Obama and Biden release tax returns. Will Trump, Palin, and other contenders?

President Obama and Vice President Biden release their returns on Tax Day. Sarah Palin last released hers as a VP candidate in 2008, and The Donald's finances are carefully guarded.

AP Photo/Carolyn Kaster, File
President Barack Obama speaks to media in the Oval Office of the White House in Washington on April 14.

President Obama said last week that he doesn’t need a tax cut if that would mean cutting Medicare benefits for seniors or Head Start programs for children. Now the president's tax return, released Monday, lets you judge whether the commander in chief could use a tax break.

He and Michelle Obama paid $453,770 in federal taxes last year, out of a combined $1,728,096 income. Most of that income came from sales of the president’s books.

The tax return also reveals that the first couple donated $245,075 to charity – about 14 percent of their income. The single biggest recipient was the Fisher House Foundation, which manages a scholarship fund for the children of killed or disabled soldiers. Fisher House received $131,075 in royalties from Mr. Obama’s children’s book, “Of Thee I Sing.”

In 2009, the first family reported an income of $5.5 million, thanks to a post-election surge in book sales.

What about Vice President Joe Biden, who in 2008 called himself the second-poorest member of Congress? His fortunes have improved. For 2008, he and Jill Biden reported an adjusted gross income of $269,256, which looked rather modest when compared with those of Mr. Biden's congressional colleagues, nearly half of whom were millionaires.

In 2010, the Bidens reported $379,178 in adjusted gross income, thanks in part to the higher salary ($230,000) that goes along with Mr. Biden’s new job. The couple paid about $87,000 in federal income taxes and almost $20,000 in state income taxes in Delaware and Virginia. They donated $5,350 to charity, almost 1.5 percent of their income.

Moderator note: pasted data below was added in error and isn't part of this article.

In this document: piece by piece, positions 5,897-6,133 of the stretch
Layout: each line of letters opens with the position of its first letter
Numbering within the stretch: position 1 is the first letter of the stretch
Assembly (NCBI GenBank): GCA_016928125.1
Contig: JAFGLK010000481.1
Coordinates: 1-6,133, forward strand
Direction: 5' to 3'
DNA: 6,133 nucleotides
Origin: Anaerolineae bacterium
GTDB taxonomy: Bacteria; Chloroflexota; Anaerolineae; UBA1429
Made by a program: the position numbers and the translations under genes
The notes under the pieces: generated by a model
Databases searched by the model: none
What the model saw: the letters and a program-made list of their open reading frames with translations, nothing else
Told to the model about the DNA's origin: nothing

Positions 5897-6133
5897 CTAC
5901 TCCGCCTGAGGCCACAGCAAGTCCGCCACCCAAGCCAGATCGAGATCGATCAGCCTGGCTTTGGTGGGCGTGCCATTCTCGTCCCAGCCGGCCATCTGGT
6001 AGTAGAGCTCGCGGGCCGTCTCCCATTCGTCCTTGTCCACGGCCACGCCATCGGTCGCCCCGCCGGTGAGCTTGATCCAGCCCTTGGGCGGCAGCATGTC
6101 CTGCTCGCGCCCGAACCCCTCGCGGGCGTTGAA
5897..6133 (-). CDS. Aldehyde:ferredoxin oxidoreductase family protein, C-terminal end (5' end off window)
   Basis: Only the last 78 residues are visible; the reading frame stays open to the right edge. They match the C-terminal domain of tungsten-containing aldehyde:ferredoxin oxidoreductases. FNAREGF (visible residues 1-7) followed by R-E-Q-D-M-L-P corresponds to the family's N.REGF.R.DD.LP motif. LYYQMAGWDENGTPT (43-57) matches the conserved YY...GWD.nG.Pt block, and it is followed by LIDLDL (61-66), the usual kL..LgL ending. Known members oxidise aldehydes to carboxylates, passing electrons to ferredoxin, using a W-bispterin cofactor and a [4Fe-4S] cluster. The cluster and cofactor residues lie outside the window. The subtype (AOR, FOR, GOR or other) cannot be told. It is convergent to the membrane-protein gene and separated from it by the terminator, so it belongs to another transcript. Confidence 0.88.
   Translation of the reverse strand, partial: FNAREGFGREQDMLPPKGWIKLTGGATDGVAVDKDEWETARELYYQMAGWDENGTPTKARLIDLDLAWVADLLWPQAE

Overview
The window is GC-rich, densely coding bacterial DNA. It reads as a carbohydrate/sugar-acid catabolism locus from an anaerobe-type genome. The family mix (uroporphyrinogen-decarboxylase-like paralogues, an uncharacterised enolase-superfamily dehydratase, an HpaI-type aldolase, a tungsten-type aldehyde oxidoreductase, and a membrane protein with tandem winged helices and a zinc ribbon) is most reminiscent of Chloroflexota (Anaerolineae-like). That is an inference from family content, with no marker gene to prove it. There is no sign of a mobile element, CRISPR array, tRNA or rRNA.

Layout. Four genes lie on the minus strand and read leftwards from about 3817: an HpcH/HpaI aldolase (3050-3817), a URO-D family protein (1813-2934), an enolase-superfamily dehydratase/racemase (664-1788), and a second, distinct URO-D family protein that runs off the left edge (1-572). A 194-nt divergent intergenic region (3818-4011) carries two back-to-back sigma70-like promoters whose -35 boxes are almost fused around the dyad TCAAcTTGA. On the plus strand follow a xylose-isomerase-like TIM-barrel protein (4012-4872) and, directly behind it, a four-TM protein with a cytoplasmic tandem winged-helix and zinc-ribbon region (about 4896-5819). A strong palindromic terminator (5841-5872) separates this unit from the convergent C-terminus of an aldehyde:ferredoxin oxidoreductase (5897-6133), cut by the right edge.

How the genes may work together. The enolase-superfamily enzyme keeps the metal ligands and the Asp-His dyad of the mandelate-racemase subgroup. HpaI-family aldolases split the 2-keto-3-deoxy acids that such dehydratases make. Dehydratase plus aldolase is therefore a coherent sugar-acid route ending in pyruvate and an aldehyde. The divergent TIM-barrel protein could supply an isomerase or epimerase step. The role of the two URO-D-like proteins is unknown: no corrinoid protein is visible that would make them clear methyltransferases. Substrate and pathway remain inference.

Tax returns from potential 2012 candidates?

Nothing requires presidents or presidential candidates to disclose tax returns – it’s just a tradition, one of the many legacies of President Richard Nixon. As the race for the 2012 Republican nomination draws nearer, Tax Day reminds us that the Republican field is full of candidates with potentially fascinating finances, which could make for some interesting disclosures around election time next year.

Billionare and possible presidential contender Donald Trump has not only been talking up his smarts, but also his massive wealth. On Sunday, Mr. Trump boasted he had a “much, much bigger net worth” than former Massachusetts Gov. Mitt Romney, another possible contender. No one really knows how much Trump is worth, though, so the chance to pore over his tax return surely has pundits chomping at the bit. Also, The Donald might not be particularly charitable, at least by billionaire standards.

Former Alaska Gov. Sarah Palin’s tax return might also provide for interesting fodder. She released one in 2008 when she ran for vice president, revealing that she and husband Todd reported nearly $170,000 in income – but that that was before she inked various book, television, and speaking deals. Even daughter Bristol Palin made more than $250,000 last year as an abstinence advocate, so one can only imagine what Palin family tax returns would look like today.

If your appetite for presidential finances isn't satiated, you can pore over the Obama and Biden family returns yourself at the White House website.

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